WASHINGTON – The Pascua Yaqui Indian Tribe of Arizona made history Feb. 10 as the first tribal government to visit the Obama White House.
The tribe met with newly appointed White House Tribal Liaison Jodi Archambault Gillette, a Native American and member of the Standing Rock Sioux Tribe, recently named one of three deputy associate directors of the Office of Intergovernmental Affairs.
Gillette is the first American Indian to hold the position.
Members of the Pascua Yaqui Tribal Council discussed several issues during the meeting, including concerns about health care, housing and law enforcement.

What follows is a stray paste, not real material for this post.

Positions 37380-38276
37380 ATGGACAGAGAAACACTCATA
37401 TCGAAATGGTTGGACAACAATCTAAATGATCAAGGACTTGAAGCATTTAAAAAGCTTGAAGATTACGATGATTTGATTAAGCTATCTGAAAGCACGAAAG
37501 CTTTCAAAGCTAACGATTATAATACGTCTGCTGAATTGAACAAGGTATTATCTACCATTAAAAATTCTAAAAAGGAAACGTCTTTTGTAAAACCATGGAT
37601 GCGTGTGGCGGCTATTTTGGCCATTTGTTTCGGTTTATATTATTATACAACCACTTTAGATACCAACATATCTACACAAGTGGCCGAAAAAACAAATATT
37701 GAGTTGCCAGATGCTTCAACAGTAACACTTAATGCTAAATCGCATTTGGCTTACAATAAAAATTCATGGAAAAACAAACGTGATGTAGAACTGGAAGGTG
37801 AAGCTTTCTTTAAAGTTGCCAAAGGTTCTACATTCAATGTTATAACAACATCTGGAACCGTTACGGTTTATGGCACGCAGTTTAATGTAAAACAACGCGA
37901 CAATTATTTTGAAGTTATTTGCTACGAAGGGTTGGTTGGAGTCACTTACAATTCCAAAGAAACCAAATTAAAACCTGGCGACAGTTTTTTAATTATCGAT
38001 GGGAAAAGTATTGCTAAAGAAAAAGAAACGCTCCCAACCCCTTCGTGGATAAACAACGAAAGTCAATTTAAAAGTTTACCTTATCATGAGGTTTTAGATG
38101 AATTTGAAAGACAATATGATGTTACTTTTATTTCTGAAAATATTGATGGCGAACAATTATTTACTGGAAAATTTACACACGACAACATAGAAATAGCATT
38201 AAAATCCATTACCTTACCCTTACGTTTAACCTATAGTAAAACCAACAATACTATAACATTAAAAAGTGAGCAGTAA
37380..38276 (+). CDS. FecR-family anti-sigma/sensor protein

Gillette indicated the Pascua Yaqui concerns regarding improvements needed in health care funding and accessibility, additional housing and law enforcement issues impacting the tribe were valid, and believed substantial progress on resolving them could be made in the future.
The Pascua Yaqui Tribe also discussed the proposed tribal leader’s summit scheduled to be hosted at the White House in the future as part of President Obama’s outreach program to Native American tribes.
“We’re honored to be the first Indian tribe to meet with President Obama’s newly appointed tribal liaison, and believe this signals an era of outreach appreciated by all Native Americans,” said Peter Yucupicio, chairman of the Pascua Yaqui Indian Tribe. “I’m extremely optimistic for a long and fruitful relationship with this administration.”